Registry Reconstruction Procedure
Once all superfluous keys have been deleted, it's probably still possible to do a bit more Registry trimming. With data continuously moving into and out of the Registry during routine Windows operations, it's not unusual for a certain amount of empty space to accumulate over time. Although no harm is done, this does contribute to Registry bloat and may eventually affect performance if it becomes excessive. Use the following procedure from time to time to squeeze such dead air out of the Registry. Briefly stated, it exports the HKLM and HKU key structures into two temporary files, erases the existing Registry, then reconstructs it from the temporary files. As a result, the Registry file size may be reduced by 10 or more percent, as indicated in the Export/Import Summary section below. To begin, exit Windows (or reboot) to a DOS command prompt, then perform the six steps listed here.

  Type this command: to do this:
1. Regedit /E C:\HKLM.REG HKEY_LOCAL_MACHINE Export the HKEY_LOCAL_MACHINE key structure to a file named HKLM.REG.
2. Regedit /E C:\HKU.REG HKEY_USERS Export the HKEY_USERS key structure to a file named HKU.REG.
3. Rename SYSTEM.DAT SYSTEM.OLD Save present SYSTEM.DAT (just in case)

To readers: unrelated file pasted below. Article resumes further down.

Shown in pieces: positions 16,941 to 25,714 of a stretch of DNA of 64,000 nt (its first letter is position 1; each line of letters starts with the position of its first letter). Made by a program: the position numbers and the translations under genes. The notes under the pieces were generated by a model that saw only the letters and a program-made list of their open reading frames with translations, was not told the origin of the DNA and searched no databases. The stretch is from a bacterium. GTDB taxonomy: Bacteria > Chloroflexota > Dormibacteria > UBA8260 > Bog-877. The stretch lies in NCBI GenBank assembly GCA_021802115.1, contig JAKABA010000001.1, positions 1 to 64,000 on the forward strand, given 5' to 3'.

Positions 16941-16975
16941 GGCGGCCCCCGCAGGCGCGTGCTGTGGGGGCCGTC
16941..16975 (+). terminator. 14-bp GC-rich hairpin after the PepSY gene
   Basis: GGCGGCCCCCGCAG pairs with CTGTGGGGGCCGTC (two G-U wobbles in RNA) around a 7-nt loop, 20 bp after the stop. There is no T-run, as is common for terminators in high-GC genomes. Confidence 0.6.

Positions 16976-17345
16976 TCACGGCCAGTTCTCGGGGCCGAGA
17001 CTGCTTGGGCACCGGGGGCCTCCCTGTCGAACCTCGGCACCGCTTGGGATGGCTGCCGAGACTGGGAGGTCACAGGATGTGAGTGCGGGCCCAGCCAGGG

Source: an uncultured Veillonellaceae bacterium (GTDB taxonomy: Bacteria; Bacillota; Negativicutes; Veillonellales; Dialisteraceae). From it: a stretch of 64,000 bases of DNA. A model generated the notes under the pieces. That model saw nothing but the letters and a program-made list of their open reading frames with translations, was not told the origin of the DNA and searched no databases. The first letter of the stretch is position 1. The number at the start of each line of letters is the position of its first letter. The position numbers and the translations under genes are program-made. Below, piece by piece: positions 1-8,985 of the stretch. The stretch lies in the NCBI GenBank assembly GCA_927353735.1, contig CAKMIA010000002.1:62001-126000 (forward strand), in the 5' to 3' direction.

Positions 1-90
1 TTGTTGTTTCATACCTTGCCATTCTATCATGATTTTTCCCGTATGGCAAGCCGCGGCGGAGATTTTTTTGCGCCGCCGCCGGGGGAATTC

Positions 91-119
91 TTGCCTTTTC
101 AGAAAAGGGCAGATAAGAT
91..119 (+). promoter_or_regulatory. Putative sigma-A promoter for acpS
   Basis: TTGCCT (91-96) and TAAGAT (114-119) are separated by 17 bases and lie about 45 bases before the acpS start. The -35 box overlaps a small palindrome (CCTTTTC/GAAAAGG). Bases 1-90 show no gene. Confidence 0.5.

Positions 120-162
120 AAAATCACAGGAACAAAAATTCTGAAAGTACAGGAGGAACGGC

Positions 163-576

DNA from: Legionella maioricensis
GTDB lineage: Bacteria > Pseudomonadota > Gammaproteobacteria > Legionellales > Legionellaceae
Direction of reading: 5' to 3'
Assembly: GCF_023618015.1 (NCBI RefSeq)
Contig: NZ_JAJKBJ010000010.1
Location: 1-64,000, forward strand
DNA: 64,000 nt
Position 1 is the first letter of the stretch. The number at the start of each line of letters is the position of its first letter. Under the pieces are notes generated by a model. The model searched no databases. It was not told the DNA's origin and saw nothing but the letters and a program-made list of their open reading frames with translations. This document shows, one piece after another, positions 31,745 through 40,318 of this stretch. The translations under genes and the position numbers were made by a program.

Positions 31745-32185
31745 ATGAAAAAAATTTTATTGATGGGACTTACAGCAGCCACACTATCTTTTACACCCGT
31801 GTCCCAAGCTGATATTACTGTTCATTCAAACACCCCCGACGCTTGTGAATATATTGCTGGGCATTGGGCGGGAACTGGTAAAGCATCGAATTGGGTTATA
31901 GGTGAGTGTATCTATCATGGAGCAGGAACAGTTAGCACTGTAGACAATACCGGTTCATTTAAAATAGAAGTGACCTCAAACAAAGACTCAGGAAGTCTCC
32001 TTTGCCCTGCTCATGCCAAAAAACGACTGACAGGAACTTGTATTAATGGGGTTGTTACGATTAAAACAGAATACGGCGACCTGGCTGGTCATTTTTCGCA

4. Rename USER.DAT USER.OLD Save present USER.DAT (ditto)
5. Regedit /L:C:\WINDOWS\SYSTEM.DAT /C C:\HKLM.REG Create a new Registry from the HKLM.REG file created in Step 1.
6. Regedit /R:C:\WINDOWS\USER.DAT C:\HKU.REG Import the HKU.REG file created in Step 2 into the new Registry created in Step 5.

Note that the /C switch in step 5 creates an apparently complete Registry; that is, one SYSTEM.DAT and one USER.DAT file. However, while the former file contains all the data imported from the HKLM.REG file, the latter is nothing more than a temporary “place marker’ required by the next step. If it were missing, step 6 would fail because Regedit would look for—but not find—the file into which it must import the contents of the HKU.REG file. To verify this (if you must), type the following command line:


This creates a 28-byte VERIFY.REG file that contains nothing but the required REGEDIT4 header, a blank line and an [HKEY_USERS] header—sufficient evidence that the equivalent information is in the USER.DAT stub, where Regedit can find it and successfully import the contents of the HKU.REG file.

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